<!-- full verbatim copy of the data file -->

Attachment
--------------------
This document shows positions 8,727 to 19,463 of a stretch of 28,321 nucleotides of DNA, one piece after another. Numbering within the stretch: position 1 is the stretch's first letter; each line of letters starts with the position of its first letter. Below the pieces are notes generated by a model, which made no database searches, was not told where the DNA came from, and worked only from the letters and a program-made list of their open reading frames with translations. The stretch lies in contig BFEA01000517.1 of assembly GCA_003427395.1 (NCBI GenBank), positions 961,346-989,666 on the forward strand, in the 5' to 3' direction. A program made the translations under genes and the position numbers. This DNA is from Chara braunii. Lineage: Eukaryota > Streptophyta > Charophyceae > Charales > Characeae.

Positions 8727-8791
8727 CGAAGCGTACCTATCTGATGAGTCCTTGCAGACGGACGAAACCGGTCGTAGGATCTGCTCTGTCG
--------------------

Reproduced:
This document shows positions 8,727 to 19,463 of a stretch of 28,321 nucleotides of DNA, one piece after another. Numbering within the stretch: position 1 is the stretch's first letter; each line of letters starts with the position of its first letter. Below the pieces are notes generated by a model, which made no database searches, was not told where the DNA came from, and worked only from the letters and a program-made list of their open reading frames with translations. The stretch lies in contig BFEA01000517.1 of assembly GCA_003427395.1 (NCBI GenBank), positions 961,346-989,666 on the forward strand, in the 5' to 3' direction. A program made the translations under genes and the position numbers. This DNA is from Chara braunii. Lineage: Eukaryota > Streptophyta > Charophyceae > Charales > Characeae.

Positions 8727-8791
8727 CGAAGCGTACCTATCTGATGAGTCCTTGCAGACGGACGAAACCGGTCGTAGGATCTGCTCTGTCG